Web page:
Maple trees sweeten our life with shade, fall color, wood products and syrup. See what social events they inspire.
Do you remember your first tree? It was taller than you – could you see the top? Were there animals coming and going?
How did the bark feel? Smooth, rough or maybe you didn’t want to touch it because there were insects running over it.
My first tree was the large maple in our small backyard where I lived until I was seven years old.
It was the only large tree in the backyard giving us shade from the western sun in the afternoon. Just behind our fence the woods added to the late day shade.
Some of my first animals used the big maple. My first raccoon climbed to a high branch, settling on it to watch us in safety.
Squirrels chased each other all around the trunk in a spiral, clinging to the nubby sides of it.
Chipmunks scurried for cover underneath the bottom of the trunk– where did they go? I ran around and around looking for them.
And birds! Blue Jays loved to perch and call out. Robins sang sweet tearful tunes, their nests built too high for me to reach.
Cardinals’ chipped their sound and were easy to spot because of their bright red color.
So much fun to play in too. Dad raked up large yellow leaves that covered the green grass in autumn. He made a giant pile for us.
We loved to jump and scoot and fling them around. Then I guess he had to rake them up again!
Before we moved from the house, I gave that large maple tree a hug . At seven years old, I could not get my arms around the trunk. I hugged as much of that rough textured tree trunk as I could.
My Grandmother, Canadian born and raised, later became an American citizen but kept maple leaf symbols around her house – a reminder of her heritage.
I didn’t know until I was older that the Canadian flag bears an eleven point symbol of a maple leaf between two red bars.
In my yard I could have had my own tree farm or forest by now because of all the little seedlings that pop up from a neighbor’s tree.
They grow where they land – flower beds, the lawn and underneath shrubs. I pull them out.
That old tree has since been taken down. Another maple tree’s seedlings from I don’t know where, still surprise me every summer.
Native to: Eastern and Central North America.
Cultivars have different sizes, leaf color, soil requirements. Talk to an arborist or nursery tree expert about which is best for your yard.
Leaves: Three to five pointed lobes with toothed edges, medium to dark green on top, lighter green to grey green on bottom side.
Blooms: Flowers in fringy clusters, later becoming fruits with 2 wings – the whirligigs that blow off the tree in early summer.
Height: 30 feet – 130 feet
Width: 30 feet – 50 feet
Grows from: Seeds
- Sunlight: Full sun to part shade.
- Soil: Average, well-drained but can tolerate clay soil, some cultivars like the soil slightly acid.
- Water: Medium to wet.
- Fertilize: Usually not necessary.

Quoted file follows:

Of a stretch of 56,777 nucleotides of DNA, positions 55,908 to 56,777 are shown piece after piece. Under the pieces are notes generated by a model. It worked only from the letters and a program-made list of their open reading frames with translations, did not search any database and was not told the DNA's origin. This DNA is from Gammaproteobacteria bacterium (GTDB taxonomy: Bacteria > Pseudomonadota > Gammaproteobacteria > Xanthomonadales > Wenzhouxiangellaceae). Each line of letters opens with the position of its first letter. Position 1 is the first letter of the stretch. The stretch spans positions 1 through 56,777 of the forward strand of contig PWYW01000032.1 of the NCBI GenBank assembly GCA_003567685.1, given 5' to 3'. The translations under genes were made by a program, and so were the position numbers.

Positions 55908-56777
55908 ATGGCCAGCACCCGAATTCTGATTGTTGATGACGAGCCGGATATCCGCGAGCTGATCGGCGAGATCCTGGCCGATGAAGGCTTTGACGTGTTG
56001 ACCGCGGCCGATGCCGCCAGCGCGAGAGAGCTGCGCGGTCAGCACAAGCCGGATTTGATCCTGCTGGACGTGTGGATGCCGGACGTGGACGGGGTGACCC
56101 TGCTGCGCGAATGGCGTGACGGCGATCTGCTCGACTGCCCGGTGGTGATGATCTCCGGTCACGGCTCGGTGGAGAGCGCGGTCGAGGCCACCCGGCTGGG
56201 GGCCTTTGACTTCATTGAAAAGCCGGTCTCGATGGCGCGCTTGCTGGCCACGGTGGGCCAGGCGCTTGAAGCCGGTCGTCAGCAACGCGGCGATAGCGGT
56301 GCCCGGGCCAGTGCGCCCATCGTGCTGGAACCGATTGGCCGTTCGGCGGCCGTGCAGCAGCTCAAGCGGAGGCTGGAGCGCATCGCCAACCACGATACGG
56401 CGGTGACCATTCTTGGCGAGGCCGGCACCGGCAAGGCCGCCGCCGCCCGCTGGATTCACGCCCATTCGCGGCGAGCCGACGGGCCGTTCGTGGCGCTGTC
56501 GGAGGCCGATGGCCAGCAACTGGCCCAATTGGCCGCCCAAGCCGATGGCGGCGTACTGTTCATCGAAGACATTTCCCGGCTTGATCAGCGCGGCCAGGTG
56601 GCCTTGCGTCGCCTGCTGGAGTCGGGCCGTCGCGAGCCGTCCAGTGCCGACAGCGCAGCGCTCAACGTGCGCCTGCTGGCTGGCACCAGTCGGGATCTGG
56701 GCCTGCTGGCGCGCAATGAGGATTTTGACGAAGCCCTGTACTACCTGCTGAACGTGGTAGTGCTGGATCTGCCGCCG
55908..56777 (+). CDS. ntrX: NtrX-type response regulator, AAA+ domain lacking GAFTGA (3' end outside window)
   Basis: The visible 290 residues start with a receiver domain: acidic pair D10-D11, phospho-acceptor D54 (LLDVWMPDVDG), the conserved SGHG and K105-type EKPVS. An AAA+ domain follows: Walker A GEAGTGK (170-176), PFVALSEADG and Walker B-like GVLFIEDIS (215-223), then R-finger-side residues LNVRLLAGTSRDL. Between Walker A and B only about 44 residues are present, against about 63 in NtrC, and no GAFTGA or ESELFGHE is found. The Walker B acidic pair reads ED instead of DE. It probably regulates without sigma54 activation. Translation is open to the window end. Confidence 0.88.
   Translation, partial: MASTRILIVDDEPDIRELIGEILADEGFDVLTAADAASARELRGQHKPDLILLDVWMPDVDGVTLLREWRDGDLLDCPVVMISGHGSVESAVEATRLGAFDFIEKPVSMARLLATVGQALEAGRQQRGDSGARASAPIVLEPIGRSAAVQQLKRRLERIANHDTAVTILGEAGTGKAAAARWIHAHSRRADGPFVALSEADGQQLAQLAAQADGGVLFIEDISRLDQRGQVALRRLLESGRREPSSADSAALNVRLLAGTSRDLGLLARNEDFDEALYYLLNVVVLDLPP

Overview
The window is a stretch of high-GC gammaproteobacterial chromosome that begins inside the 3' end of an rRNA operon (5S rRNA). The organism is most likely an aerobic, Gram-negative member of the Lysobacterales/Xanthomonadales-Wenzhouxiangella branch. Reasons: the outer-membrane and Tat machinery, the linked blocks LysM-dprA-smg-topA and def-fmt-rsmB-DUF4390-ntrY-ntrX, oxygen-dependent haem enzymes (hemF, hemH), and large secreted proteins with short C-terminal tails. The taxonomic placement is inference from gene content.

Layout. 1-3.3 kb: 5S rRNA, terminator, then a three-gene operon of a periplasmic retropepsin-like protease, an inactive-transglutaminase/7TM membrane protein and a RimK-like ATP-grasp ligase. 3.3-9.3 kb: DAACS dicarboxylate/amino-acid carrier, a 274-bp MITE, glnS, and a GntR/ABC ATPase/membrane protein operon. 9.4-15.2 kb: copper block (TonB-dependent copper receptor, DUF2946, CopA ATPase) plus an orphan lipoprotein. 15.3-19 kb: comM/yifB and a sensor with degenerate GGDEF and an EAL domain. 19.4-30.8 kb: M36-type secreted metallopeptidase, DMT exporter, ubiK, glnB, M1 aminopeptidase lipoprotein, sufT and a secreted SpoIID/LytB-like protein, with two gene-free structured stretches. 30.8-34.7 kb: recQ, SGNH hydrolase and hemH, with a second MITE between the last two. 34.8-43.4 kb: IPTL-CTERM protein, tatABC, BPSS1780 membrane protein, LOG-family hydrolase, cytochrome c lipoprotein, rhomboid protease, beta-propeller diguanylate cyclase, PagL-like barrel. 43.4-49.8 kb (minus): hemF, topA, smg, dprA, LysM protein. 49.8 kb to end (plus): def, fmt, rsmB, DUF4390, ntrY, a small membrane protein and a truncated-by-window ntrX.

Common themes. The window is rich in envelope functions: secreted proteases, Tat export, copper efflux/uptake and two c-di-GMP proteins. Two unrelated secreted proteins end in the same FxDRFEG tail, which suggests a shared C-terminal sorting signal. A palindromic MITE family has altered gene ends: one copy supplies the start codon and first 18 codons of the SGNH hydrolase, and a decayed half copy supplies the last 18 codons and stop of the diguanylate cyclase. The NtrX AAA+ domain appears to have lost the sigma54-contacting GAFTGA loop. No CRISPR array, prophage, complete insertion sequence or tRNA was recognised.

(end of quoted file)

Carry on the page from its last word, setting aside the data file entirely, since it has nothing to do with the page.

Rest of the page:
The roots spread far and wide in the yard. Roots tend to be the culprits in overtaking and breaking down plumbing pipelines, driveways and sidewalks.
Before planting find out how far the roots’ reach can be. Locate the tree far enough away from hardscape.
Some are not pollution tolerant.
Pests: Asian long horned beetle weakens the tree, causing branches to break and fall.
Diseases: Anthracnose, leaf scorch, leaf spot, tar spot and fungi like powdery mildew and verticillium wilt.
In the home garden it’s a shade tree and home for birds and animals. They’re grown in some areas to control erosion or manage surface water like runoff after rain.
Find wood from maple trees in furniture, flooring, plywood, veneer, musical instruments and toys.
The sugar maple produces sugar and syrup.
Celebrations of the Maple Tree
Fall foliage trips celebrate the colorful change of many kinds of trees, but you can’t miss the brilliant long-lasting color of the maple trees.
Every year there are predictions for peak foliage times. If you’re planning a trip, the area you want to visit usually has predictions for the best time to visit.
There are drive tours, train trips, fall festivals, hikes and even times and places to watch for migrating birds heading south for the winter.
Maple syrup festivals generally run from February through April. They’re held when sap collection is at its peak.
The sap production depends on the climate of each region. Search online to find the specific dates of festivals.
Sap collected from the trees is turned into maple sugar and maple syrup – a good reason to celebrate!
Activities might include: carrying buckets of tree sap, parades, carnival rides, wagon or train rides, hikes and demonstrations of candy and syrup making.
Learn all about lumberjacking. When tired from watching someone else do all that hard work, eat lots of food that uses maple products like pancakes and sausage covered in syrup! Or how about ice cream with maple syrup drizzled over it?
Canada has many events in honor of the maple tree too.
Four seasons of beauty plus celebrations of their colors and products – how sweet!
Copyright Juli Seyfried 2019